By Appreciable Goodfaithpoet
At Christmas time, the year that my eldest daughter was seven years old, we read the story of the “Northern Express” about a boy who goes to the North Pole on a train in the middle of the night. The boy in this story does not believe in Santa Clause anymore, and so he's unable to hear the bells on Santa’s sleigh. At the end of the story the boy believes in Santa Clause again, and thus can hear the magic ringing of the sleigh bell he received as a fulfillment of his greatest Christmas wish.
After hearing the story, my daughter made a similar wish. The only thing she really wanted for Christmas was a bell from Santa’s Sleigh. She had not written this wish in a letter to Santa or shared this hope with mommy or daddy. On Christmas morning my daughter found no such gift from Santa and she began to cry. When asked why she was so sad, she explained that she didn't get the only thing that she'd really wanted, a bell from Santa’s sleigh. I have told the children all their lives that Santa is real because there are many Santa Clauses and that they can be Santa too. Santa Clause is anyone who gives gifts to children anonymously. While my daughter was crying, I quickly went into the kitchen and grabbed a small sheet of tin foil and then went and got two jingle bells that I used for a visual aid in doing church work. I hastily wrapped the bells in the tinfoil and set it on one of the branches of the Christmas tree. I then asked by daughter to come back to the tree and look more carefully and make sure that she had not missed anything.
We looked for some time and then at last she saw the tinfoil package. She said, “But it does not have my name on it.” “Santa must have been very busy and just had to wrap it this way for you,” I offered. She opened the package, and there was the gift that she had most wanted. Her eyes dried immediately and she was very happy. She has had those bells hanging above her bed, ever since that Christmas day. Some day I may need to explain that there is no Santa Clause, who lives at the North Pole and flies around the world visiting every home, in one night. However, I also want to explain that parents want to see the dreams of their children come true. We want to see our children happy. Connected with our efforts to help our children be happy, is the act of deceiving them into believing in Santa Clause. This is the only way that we can be “Santa Clause” for them.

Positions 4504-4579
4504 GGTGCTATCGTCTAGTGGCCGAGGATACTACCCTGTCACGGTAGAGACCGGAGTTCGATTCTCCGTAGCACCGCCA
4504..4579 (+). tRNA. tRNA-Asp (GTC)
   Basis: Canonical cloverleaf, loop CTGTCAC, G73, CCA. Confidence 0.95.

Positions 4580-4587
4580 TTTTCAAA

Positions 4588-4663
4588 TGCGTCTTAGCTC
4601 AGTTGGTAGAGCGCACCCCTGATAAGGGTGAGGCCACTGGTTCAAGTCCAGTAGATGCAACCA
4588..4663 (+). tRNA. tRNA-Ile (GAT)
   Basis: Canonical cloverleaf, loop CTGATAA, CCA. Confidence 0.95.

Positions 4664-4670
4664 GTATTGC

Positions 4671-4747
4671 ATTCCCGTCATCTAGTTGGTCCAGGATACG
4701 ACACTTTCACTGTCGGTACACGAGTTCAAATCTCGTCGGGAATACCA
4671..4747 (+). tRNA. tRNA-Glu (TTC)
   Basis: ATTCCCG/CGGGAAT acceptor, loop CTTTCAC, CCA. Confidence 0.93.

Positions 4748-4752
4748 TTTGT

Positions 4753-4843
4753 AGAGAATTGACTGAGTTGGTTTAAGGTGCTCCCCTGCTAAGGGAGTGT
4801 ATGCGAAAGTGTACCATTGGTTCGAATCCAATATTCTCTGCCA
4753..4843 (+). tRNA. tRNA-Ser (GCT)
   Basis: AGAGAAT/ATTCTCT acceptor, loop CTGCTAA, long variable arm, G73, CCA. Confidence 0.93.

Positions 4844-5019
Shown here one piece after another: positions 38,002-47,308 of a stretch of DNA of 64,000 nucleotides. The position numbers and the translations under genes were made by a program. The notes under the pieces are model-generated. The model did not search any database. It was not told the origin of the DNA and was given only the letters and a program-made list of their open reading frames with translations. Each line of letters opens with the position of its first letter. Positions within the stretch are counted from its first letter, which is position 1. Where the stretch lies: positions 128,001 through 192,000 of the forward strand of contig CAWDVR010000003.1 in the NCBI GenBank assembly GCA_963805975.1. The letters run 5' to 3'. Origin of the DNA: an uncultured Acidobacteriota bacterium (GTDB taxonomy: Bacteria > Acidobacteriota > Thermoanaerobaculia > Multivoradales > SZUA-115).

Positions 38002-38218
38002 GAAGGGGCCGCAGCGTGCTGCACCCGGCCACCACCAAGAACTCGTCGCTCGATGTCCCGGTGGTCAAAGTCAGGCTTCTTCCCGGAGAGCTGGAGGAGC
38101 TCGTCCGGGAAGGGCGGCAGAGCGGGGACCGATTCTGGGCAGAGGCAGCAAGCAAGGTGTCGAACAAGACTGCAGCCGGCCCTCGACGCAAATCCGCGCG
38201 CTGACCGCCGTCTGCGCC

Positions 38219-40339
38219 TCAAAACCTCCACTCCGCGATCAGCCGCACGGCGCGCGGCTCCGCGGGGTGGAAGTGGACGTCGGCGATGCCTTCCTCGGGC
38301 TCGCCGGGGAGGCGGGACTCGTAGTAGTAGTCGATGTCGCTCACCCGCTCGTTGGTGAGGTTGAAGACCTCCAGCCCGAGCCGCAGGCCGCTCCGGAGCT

When your children look up into your eyes in complete innocence and love, you realize the sacred trust that has been given to you from God. We can become the kind of people that we are capable of becoming, in part, due to the desire to be a good example to our children, nieces, and nephews.
The difference between God and Santa Clause is very clear. In the case of Santa Clause there is inevitable disappointment. With God, there is never an accurate reason for loosing confidence in him. God exists, he created the earth in six days (this amazing gift for all of his children - whether wicked or righteous), and through the power of the Holy Ghost he can touch the heart of each person on the earth at the very same time. We can be completely honest with our children about the existence of God. In fact, helping our children, as much as possible, to believe in God and follow his commandments, is the way that we can be the kind of parents God wants us to be.
My greatest Christmas wish is that my daughter will receive many wonderful gifts from God through his spirit. Hearing the voice of the Spirit comes only to those who first believe. These gifts make up the musical harmony of a happy life. The joy received from the gifts of the spirit, is far more wonderful than the joy received from any gift that Santa can deliver.
I believe that my daughter is on the path to happiness and peace. One year before the "bell experience" she had a different experience, which I wrote about in the following poem:
By Appreciable Goodfaithpoet
The winter sun goes early to bed
As Christmas lights shine warm and bright
All passing eyes with the lights are led
To the manger scene a wondrous sight
My daughter was out in the evening air
In the quiet coolness of the winter snow
She went and got herself a chair
And sat before the mangers glow
She sat a long time with reverence resounding
and quietly looked at the little Christ Child
Love and joy in my heart was full and abounding
To see her sitting out there so meek and so mild
I saw her through the window and when she had returned
I asked what she was thinking to see what she had learned
My six-year-old daughter's response was thus...
"I was thinking about how he died for us."
Yes, when we see a manger scene let's try to do the same
To think about Lord Jesus and praise his holy name.
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